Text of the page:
On Display at CPAC: Racism, Homophobia, Misogyny, Climate Denial – Who’da thunk it?
March 17, 2013
Young attendees at CPAC conference asked to respond to the idea of climate change.
Compare to another young attendee’s views on race.
ThinkProgress spoke with Terry, who sported a Rick Santorum sticker and attended CPAC with a friend who wore a Confederate Flag-emblazoned t-shirt, about his views after the panel. Terry maintained that white people have been “systematically disenfranchised” by federal legislation.
When asked by ThinkProgress if he’d accept a society where African-Americans were permanently subservient to whites, he said “I’d be fine with that.” He also claimed that African-Americans “should be allowed to vote in Africa,” and that “all the Tea Parties” were concerned with the same racial problems that he was.
At one point, a woman challenged him on the Republican Party’s roots, to which Terry responded, “I didn’t know the legacy of the Republican Party included women correcting men in public.”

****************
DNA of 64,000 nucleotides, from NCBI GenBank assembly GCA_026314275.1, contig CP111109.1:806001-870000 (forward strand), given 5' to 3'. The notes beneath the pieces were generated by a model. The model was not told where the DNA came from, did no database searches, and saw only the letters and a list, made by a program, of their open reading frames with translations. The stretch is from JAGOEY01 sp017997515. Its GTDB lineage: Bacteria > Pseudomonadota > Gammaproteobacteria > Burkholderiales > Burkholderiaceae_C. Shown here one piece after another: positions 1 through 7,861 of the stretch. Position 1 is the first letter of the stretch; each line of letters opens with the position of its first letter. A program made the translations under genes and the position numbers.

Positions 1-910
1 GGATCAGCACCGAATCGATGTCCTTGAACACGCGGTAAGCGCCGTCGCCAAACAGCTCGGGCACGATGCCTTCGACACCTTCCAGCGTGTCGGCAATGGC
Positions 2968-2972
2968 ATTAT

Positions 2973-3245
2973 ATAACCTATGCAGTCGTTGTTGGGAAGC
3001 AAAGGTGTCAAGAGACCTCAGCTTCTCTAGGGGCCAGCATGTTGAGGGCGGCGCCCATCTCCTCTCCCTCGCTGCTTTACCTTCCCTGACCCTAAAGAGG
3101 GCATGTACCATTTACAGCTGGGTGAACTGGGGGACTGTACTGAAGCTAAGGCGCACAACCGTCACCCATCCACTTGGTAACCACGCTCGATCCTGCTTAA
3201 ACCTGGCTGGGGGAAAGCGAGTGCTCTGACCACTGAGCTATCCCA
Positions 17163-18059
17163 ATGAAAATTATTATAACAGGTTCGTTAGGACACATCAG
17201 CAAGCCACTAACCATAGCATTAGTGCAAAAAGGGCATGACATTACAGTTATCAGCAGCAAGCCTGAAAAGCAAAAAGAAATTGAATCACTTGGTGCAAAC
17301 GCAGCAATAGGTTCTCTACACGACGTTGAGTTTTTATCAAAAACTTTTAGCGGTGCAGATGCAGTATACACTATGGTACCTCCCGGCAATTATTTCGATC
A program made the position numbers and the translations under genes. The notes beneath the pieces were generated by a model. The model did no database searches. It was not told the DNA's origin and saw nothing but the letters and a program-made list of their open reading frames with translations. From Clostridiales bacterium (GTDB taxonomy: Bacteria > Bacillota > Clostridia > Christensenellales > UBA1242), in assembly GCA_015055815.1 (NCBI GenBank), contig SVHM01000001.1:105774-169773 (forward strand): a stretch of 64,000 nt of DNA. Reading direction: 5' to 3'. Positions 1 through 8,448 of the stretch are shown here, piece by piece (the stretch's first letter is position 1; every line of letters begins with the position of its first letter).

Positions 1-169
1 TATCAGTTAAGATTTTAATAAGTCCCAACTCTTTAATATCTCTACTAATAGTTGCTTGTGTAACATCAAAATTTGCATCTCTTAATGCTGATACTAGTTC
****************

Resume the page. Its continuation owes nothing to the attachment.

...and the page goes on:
He claimed to be a direct descendent of Confederate President Jefferson Davis.
“I’m embarrassed to call myself a Republican right now,” Jimmy LaSalvia, co-founder and president of the gay conservative group GOProud, said at the Conservative Political Action Conference in National Harbor, Md., on Thursday. The gay Republican was referring to GOProud’s exclusion from participation at CPAC for a second year in a row, banned as an official sponsor. LaSalvia attended CPAC as a guest of the Competitive Enterprise Institute, a sponsor of CPAC which hosted a panel Thursday on which LaSalvia appeared, “A Rainbow on the Right: Growing the Coalition, Bringing Tolerance Out of the Closet.”
At the packed panel, attended by younger CPAC members, including quite a few conservative gays and lesbians, conservative commentators and activists on the panel who support marriage equality, including CNN pundit Margaret Hoover and Washington Post columnist Jennifer Rubin, made the case for gay marriage as a conservative value. Earlier in the day Senator Marco Rubio, criticized those who would call him a “bigot” for not supporting same-sex marriage, underscoring the tension the issue continues to cause among conservatives. LaSalvia, for his part, however, agreed with Rubio, making a similar statement during the panel discussion and getting applause from the audience